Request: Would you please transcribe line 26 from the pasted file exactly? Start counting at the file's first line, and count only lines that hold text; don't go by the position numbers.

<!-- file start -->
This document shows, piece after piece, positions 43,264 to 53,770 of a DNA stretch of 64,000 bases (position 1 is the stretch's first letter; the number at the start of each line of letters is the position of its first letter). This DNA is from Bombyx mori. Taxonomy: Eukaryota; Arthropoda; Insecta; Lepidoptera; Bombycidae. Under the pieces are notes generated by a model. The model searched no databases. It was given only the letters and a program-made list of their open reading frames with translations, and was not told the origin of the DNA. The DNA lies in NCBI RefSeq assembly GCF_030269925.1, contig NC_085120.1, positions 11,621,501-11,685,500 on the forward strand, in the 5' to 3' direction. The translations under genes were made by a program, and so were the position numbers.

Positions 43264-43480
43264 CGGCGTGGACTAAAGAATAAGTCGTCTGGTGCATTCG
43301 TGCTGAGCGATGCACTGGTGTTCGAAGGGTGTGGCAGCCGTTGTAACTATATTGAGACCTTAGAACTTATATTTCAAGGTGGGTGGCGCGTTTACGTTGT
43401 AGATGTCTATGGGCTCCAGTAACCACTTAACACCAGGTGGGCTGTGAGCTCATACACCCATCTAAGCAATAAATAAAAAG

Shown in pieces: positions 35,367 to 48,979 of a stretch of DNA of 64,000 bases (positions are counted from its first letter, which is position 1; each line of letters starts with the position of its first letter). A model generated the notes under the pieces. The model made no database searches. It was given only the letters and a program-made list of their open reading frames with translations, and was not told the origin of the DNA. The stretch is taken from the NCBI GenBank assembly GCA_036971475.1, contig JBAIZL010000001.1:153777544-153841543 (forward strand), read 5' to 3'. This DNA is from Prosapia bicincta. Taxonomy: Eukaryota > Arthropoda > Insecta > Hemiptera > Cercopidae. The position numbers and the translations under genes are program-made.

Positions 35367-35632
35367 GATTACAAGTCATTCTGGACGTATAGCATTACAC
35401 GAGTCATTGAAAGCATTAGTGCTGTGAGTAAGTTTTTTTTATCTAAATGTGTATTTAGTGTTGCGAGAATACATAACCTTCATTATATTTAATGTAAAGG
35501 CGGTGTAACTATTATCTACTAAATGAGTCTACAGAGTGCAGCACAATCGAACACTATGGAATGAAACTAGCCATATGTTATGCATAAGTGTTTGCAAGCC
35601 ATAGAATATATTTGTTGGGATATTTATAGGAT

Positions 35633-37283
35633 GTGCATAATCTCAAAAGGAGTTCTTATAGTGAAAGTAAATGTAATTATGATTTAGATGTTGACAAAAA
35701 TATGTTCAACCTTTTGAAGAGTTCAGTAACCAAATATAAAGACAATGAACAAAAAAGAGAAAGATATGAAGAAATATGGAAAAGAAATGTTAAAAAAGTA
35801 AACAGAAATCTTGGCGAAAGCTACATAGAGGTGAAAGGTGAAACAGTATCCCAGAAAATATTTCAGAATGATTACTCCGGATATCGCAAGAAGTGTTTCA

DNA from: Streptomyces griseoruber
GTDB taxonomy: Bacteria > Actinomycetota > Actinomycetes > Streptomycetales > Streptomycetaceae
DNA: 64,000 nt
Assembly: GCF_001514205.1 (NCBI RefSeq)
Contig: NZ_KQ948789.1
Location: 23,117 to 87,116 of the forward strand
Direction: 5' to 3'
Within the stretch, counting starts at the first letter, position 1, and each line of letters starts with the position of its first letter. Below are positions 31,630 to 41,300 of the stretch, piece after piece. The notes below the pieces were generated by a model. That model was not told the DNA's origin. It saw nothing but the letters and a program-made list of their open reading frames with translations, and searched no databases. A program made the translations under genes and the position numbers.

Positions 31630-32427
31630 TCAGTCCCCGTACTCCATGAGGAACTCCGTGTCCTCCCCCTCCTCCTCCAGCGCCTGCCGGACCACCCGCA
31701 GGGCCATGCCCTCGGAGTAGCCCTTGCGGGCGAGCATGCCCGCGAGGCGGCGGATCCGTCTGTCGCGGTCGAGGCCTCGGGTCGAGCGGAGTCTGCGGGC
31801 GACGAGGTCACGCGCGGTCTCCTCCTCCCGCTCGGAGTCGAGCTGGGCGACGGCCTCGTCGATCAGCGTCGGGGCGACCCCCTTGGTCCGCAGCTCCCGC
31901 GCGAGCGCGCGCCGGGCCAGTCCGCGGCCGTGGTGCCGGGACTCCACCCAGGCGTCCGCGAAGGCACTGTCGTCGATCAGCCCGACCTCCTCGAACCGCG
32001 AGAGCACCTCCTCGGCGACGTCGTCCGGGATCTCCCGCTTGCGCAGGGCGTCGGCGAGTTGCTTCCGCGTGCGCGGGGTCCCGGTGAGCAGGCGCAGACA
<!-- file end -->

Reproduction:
31701 GGGCCATGCCCTCGGAGTAGCCCTTGCGGGCGAGCATGCCCGCGAGGCGGCGGATCCGTCTGTCGCGGTCGAGGCCTCGGGTCGAGCGGAGTCTGCGGGC